A Dail deputy's bid to highlight the dangers of Headshops has been shot down in the Dail.
Independent TD Finian McGrath said there was an "urgent need" to close such shops and legislation should be "brought forward immediately to protect children".
He asked Tanaiste Mary Coughlan to "make this a priority" but his plea was ignored yesterday because it would have required a suspension in the order of business for the day.
Deputy McGrath's call came as Judge John Coughlan said he was happy to confirm that a Headshop in a premises owned by him had agreed to close down.
The judge issued his statement saying he was happy to confirm that his solicitors had agreed with the solicitors for the tenant that business at the shop, which was once used by the judge as an office, will cease trading with effect from April 15 next.
"There were some lease and legal matters to be got over before this issue could be resolved to each parties' satisfaction. I am very happy that the matter was resolved by agreement," he added.
Meanwhile, gardai in Mullingar are still investigating an incident on March 18 where three Leaving Cert students were hospitalised when they became weak and faint in school after apparently smoking something at lunchhour.
The two boys and a girl were taken from the Co Westmeath secondary school by ambulance to the Midland Regional Hospital at Mullingar for observation.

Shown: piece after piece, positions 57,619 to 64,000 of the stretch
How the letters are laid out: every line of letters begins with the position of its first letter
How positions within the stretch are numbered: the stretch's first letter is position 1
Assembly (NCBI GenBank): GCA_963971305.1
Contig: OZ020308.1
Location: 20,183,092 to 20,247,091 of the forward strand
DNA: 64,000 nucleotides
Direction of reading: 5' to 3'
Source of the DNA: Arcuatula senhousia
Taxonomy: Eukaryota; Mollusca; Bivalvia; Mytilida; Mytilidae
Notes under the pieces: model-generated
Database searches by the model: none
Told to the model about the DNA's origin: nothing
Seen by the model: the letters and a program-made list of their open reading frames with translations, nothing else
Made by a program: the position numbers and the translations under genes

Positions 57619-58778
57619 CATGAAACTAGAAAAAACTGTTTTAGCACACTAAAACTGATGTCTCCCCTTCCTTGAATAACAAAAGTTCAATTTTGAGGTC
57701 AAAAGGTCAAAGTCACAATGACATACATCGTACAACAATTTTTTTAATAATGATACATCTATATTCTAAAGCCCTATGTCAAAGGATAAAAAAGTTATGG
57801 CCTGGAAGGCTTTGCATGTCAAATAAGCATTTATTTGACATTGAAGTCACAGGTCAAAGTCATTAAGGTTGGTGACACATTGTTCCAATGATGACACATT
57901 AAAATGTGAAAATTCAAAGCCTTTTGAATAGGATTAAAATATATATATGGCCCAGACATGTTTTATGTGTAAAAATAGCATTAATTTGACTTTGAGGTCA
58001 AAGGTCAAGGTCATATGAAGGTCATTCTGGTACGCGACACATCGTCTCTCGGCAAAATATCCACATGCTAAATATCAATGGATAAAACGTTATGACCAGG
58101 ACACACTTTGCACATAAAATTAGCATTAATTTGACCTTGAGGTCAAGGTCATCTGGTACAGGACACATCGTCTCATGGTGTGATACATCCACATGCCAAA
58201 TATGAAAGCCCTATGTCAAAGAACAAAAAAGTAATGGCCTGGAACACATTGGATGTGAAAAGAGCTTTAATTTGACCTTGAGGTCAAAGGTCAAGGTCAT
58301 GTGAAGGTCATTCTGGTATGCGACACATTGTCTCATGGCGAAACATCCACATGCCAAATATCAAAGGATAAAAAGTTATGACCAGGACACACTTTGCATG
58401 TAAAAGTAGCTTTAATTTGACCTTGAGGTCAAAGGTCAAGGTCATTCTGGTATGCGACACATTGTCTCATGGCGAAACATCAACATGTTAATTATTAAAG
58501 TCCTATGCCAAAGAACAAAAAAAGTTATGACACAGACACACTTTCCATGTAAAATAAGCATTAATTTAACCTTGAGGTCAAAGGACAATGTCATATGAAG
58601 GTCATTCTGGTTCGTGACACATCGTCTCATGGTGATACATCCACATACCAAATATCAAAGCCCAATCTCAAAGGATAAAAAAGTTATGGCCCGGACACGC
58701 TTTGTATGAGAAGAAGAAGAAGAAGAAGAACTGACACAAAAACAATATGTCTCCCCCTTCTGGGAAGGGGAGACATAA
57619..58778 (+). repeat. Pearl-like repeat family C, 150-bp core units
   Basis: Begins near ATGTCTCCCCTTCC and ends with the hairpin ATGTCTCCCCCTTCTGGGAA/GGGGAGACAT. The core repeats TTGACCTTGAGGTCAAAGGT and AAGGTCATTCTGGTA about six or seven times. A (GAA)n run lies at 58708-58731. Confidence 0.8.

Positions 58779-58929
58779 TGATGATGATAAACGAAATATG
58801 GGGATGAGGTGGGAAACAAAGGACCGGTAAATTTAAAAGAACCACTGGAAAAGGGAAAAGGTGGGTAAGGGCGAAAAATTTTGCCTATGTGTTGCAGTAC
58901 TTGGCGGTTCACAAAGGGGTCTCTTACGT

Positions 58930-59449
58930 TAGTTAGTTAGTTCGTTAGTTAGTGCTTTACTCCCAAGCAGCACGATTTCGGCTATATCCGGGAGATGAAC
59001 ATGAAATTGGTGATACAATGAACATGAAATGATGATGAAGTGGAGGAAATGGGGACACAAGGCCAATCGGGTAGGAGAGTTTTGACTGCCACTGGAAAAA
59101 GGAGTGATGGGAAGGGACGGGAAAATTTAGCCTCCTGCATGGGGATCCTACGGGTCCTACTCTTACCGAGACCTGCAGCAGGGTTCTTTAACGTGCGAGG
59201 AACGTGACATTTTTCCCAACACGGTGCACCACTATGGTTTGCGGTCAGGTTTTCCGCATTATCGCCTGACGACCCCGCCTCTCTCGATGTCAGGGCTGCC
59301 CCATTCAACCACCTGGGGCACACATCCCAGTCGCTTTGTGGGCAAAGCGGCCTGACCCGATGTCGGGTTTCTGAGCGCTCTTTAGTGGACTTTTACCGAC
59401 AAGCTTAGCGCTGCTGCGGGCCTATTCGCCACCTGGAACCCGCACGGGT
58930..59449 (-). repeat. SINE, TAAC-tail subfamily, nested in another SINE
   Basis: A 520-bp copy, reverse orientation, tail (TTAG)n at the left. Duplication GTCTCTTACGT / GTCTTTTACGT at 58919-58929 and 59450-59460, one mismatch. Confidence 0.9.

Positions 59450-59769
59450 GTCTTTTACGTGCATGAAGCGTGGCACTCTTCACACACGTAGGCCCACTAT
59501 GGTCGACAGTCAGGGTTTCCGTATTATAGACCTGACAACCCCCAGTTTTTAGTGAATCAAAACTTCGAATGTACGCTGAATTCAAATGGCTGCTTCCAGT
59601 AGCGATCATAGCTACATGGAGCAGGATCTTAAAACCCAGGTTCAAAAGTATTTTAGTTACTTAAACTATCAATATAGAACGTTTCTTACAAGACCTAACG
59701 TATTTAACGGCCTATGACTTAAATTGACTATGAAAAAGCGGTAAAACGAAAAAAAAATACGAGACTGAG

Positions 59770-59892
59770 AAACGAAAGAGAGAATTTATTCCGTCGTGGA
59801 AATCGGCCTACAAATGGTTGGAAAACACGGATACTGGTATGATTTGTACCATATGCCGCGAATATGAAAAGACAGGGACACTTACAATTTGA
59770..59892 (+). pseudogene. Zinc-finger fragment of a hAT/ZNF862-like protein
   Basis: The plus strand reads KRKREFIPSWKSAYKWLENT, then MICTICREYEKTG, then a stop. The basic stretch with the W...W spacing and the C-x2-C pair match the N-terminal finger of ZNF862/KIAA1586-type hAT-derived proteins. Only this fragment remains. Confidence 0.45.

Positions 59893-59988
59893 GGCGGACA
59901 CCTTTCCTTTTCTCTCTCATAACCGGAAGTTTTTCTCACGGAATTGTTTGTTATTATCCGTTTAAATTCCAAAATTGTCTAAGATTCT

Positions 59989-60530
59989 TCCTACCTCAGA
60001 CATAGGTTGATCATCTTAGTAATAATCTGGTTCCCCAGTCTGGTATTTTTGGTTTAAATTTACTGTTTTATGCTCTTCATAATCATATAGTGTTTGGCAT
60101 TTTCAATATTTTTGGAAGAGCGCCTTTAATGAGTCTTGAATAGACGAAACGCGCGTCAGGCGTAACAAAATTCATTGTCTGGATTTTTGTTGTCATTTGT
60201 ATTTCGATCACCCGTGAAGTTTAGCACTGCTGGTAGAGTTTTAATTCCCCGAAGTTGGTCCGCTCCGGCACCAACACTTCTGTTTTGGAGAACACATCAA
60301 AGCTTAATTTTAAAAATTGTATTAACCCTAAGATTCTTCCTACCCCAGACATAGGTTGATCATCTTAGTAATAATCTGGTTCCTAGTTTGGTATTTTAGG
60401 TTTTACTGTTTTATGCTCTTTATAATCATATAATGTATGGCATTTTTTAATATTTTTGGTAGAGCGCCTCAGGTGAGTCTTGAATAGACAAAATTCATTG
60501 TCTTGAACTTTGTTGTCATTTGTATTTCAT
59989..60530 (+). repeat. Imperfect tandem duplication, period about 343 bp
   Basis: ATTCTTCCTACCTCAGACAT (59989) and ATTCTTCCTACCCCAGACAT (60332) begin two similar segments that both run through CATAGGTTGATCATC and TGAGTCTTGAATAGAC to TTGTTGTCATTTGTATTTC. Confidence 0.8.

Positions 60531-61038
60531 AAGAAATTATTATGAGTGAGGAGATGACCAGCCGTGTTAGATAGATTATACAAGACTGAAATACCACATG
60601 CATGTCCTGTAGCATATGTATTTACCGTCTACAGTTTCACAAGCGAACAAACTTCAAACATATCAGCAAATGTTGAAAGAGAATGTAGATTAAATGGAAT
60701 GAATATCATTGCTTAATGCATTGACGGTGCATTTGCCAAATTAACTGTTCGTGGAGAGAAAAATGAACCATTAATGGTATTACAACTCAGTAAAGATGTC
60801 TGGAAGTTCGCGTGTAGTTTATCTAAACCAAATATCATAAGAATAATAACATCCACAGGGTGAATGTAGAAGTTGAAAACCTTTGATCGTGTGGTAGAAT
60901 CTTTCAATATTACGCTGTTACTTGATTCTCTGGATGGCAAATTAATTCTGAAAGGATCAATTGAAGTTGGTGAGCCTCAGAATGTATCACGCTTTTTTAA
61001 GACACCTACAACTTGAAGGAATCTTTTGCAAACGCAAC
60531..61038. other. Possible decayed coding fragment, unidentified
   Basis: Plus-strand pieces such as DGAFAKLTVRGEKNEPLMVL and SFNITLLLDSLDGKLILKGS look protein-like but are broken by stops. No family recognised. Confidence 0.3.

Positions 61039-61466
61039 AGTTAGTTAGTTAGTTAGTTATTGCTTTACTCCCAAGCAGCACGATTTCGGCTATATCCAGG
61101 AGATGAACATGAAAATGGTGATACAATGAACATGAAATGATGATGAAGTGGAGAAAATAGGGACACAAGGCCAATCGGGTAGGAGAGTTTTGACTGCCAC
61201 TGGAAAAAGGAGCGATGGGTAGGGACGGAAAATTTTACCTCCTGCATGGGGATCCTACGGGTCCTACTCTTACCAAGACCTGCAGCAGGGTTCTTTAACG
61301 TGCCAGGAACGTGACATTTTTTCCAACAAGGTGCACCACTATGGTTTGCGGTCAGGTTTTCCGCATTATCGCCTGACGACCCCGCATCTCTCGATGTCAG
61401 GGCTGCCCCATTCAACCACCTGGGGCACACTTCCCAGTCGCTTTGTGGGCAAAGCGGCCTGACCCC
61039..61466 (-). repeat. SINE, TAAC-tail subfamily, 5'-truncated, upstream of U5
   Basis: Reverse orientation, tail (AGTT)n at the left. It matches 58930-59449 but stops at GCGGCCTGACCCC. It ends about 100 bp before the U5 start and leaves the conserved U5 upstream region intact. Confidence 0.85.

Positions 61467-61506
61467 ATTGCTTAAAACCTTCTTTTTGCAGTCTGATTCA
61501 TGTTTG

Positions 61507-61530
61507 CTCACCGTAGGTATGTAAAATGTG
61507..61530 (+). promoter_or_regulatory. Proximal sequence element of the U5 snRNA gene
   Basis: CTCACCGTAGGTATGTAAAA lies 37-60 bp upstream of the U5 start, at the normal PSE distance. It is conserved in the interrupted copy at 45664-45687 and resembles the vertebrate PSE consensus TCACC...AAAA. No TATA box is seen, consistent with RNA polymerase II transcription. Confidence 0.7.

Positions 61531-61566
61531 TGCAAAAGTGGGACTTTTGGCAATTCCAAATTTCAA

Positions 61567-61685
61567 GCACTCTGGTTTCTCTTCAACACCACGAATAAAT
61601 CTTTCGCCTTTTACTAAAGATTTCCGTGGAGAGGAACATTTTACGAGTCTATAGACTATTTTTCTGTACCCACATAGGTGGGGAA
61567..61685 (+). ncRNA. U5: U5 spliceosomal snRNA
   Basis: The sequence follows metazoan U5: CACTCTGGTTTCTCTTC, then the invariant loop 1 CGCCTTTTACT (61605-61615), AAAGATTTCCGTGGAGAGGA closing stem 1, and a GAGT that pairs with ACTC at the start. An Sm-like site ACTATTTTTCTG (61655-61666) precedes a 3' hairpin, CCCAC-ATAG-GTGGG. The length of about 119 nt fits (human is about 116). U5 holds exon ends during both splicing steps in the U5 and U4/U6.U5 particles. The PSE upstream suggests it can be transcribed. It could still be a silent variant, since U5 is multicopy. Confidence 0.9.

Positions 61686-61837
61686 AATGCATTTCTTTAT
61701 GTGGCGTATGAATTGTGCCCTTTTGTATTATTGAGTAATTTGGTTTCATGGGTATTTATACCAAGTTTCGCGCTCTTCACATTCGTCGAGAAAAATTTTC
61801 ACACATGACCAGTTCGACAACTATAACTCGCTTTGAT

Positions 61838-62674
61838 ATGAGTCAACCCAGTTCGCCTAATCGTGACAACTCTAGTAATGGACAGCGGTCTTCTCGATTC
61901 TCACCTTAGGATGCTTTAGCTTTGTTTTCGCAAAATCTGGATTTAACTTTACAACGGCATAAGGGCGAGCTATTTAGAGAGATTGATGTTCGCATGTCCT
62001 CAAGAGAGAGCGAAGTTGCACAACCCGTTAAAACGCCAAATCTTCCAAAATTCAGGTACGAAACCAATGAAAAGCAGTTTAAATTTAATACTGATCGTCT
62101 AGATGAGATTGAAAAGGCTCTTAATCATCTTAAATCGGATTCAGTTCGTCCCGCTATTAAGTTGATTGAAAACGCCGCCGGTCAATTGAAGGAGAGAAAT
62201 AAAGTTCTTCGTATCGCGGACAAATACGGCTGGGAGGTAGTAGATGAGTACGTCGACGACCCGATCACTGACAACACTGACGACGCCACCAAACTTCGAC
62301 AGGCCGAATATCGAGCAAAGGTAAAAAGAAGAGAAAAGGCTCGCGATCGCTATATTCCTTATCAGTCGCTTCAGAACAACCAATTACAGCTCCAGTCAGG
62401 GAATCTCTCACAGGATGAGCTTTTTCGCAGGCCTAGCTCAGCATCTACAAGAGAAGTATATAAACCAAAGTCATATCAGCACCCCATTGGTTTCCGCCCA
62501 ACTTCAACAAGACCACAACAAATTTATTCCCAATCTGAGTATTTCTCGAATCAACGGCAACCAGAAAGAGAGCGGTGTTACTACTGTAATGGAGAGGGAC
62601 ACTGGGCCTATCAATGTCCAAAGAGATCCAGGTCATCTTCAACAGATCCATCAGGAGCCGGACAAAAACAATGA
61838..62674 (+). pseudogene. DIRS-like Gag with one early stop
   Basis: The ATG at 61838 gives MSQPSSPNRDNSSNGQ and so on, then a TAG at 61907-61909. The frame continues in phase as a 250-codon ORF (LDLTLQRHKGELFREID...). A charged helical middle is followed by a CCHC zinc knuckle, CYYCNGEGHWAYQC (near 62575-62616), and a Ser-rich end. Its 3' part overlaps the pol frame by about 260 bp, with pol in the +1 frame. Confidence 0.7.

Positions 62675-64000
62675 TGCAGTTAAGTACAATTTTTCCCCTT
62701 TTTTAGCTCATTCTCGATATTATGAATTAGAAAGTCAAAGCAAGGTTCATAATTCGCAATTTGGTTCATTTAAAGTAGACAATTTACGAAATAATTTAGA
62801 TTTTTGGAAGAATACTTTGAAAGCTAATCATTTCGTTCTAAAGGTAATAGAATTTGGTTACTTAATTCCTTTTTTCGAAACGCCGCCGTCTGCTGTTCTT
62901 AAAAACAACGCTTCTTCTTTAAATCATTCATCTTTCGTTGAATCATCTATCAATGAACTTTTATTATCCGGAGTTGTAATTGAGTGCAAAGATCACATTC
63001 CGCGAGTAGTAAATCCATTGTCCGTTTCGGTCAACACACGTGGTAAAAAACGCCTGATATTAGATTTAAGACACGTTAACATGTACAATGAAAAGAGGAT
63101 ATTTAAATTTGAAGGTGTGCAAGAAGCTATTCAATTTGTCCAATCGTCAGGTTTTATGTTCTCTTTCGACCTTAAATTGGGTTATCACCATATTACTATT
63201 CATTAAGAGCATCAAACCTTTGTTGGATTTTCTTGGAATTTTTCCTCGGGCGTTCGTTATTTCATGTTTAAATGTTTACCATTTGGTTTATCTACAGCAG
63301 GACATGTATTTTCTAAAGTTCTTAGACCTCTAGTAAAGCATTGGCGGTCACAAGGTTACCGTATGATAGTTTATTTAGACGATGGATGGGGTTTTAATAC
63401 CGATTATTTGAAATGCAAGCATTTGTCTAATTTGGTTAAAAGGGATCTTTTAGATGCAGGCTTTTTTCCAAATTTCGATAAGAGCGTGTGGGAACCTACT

It is understood they may have bought the product at a Headshop. They were released from the hospital that evening.
Mullingar Council Cathaoirleach has called for school principals to be allowed to search school bags for substances.
Fine Gael's Ruth Illingworth says school principals should have the right to search student's bags in the event that they may be carrying illegal or unknown substances.
Dubliner Darly Smith revealed earlier this week how he took a Headshop product, Wild Cat, and later found himself on the railway track, preparing to throw himself in front of a train.
The 19-year-old has only a "vague" memory of events that night but remembers that he brought a screwdriver as a backup plan in case a train did not come.
He stabbed himself with the screwdriver and wandered around Phibsboro before passing out at a bus stop. He was found by gardai and taken to hospital.
He said he had bought Wild Cat from a Headshop because it was said to mimic the effect of cocaine. Headshops sell legal highs and drug paraphernalia.
He said he wanted to go public with his experience to warn others to stay away from the substance.